Pantoum Workshop! August 3 in Trowbridge

For the August meeting of our poetry group, on August 3rd (2-4pm), Trowbridge Stanza is hosting an informal, fun, informative and enjoyable workshop about the pantoum.  We'll read pantoums, write our own, either individually or in collaboration, or both, and hold a low-key, encouraging and friendly performance at the end of the afternoon.  Everyone is … Continue reading Pantoum Workshop! August 3 in Trowbridge

Guest Blog: Confessions of a Poetry Competition Judge by John McCullough

If you're in the business of sending off your poems to competitions and magazines, these helpful and witty comments by poet, tutor, and competition judge John McCullough could be just for you! They've given me a lot of food for thought. Thank you, John, for the post. CONFESSIONS OF A POETRY COMPETITION JUDGE 1) I … Continue reading Guest Blog: Confessions of a Poetry Competition Judge by John McCullough

Collecting Pantoums

I'm writing in haste as this looks like the day we're going to tackle our back garden meadow (grass uncut all season) and the sunshine and garden shears are calling me. I'm putting together an informal, low-key workshop for Trowbridge Stanza based on the pantoum, which the Poetry Foundation explains well here and includes sample … Continue reading Collecting Pantoums

The gift of an empty house

Sometimes it's sad when everyone leaves but sometimes it's just what you need.  It's not always possible to go away to write, on a course or retreat or holiday.  Even if you can afford it, even if it's free or subsidised, it's just not always possible - for many reasons, commitments, time or ability constraints … Continue reading The gift of an empty house

Some things you might like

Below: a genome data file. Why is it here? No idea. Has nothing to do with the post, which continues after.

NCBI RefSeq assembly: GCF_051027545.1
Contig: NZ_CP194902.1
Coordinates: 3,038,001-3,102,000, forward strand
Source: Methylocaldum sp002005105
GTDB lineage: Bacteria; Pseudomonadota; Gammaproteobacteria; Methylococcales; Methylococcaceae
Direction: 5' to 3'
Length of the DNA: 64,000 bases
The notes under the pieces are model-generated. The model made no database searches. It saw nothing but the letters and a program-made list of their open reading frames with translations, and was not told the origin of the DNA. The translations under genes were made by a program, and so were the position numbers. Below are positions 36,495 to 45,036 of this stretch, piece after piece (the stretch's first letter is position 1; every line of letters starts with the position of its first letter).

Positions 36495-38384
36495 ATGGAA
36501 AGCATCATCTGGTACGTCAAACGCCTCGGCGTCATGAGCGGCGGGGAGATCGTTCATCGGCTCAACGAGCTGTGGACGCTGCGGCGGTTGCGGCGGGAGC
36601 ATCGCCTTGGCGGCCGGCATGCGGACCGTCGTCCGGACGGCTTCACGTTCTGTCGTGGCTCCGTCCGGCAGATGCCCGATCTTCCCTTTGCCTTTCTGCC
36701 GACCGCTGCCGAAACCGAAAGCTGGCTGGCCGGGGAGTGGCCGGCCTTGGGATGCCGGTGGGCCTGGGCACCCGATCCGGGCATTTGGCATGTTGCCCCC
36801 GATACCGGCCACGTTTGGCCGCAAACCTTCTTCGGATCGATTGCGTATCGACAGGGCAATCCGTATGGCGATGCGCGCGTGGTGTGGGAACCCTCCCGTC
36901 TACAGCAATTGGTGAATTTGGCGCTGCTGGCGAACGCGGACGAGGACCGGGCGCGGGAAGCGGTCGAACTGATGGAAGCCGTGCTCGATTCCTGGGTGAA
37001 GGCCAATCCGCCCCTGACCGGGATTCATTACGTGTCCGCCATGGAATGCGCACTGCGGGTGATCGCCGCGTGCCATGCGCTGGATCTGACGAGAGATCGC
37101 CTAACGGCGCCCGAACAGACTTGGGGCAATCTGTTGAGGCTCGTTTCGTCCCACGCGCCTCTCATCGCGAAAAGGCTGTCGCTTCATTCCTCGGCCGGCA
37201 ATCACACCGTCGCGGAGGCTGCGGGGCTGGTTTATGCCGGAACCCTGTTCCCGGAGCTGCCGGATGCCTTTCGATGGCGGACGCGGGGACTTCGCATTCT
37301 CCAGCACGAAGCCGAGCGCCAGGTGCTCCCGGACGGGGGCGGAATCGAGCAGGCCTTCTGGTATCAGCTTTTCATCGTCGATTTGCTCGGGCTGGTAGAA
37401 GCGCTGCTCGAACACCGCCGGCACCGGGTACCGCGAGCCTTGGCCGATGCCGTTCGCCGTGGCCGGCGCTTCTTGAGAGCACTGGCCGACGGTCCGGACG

Perhaps you already know about the following but in case you don't: Places of Poetry is open to everyone.  It's an online place, a map of England and Wales, for you to pin your poem about place, on the place it's about.  Read more about what the project is about here.  I know that a … Continue reading Some things you might like

A quick update

I've been quiet on the blogging front recently.  I've done a few readings and events this year, all noted on my Diary/News page.  My review of Filigree: Contemporary Black British Poetry (Peepal Tree Press, 2018) has been published in the current issue of Under the Radar magazine.  I'm currently reading new collections published by Pavilion … Continue reading A quick update

Poetry Reading plus Open-Mic in Devizes, Sunday June 16

I'm reading poems from my book What Are You After?  (published 2018 by Nine Arches Press) and new poems, on Sunday, June 16th, 5-7pm in the cellar of The Vaults Alehouse.  Here is a link to my event on the festival website. There will also be an opportunity to perform your poems at the open-mic.  This … Continue reading Poetry Reading plus Open-Mic in Devizes, Sunday June 16

Poetry responding to climate change

Like many people I've been thinking more and more about climate change, inspired by the activism of Greta Thunberg and others.  Recent poetry events like the 2018 Ginkgo Prize readings at Poetry in Aldeburgh (by the way, the 2019 Ginkgo Prize - "the world's biggest ecopoetry prize" - has just launched) and the Autumn 2018 … Continue reading Poetry responding to climate change

Listening to ‘Fountain’ by Ari Banias & other poems

I'm not convinced that the knee surgery I had just before Christmas to treat a meniscus tear has completely worked. There is still quite a lot of pain (which wakes me up at night) but I think the pain is better than it was before. Anyway, bla bla bla, health issues. I'm alive! And one … Continue reading Listening to ‘Fountain’ by Ari Banias & other poems

Book Review: Kin by Hugh Dunkerley

The cover image of Hugh Dunkerley's new poetry collection (Kin, Cinnamon Press, 2019) is of a newborn baby emerging from a birthing pool so I was expecting to read poems about human vulnerability, frailty, pain, the complexities of parenthood, anxiety and joy, among other things, and I wasn't disappointed. Poems in the first two thirds … Continue reading Book Review: Kin by Hugh Dunkerley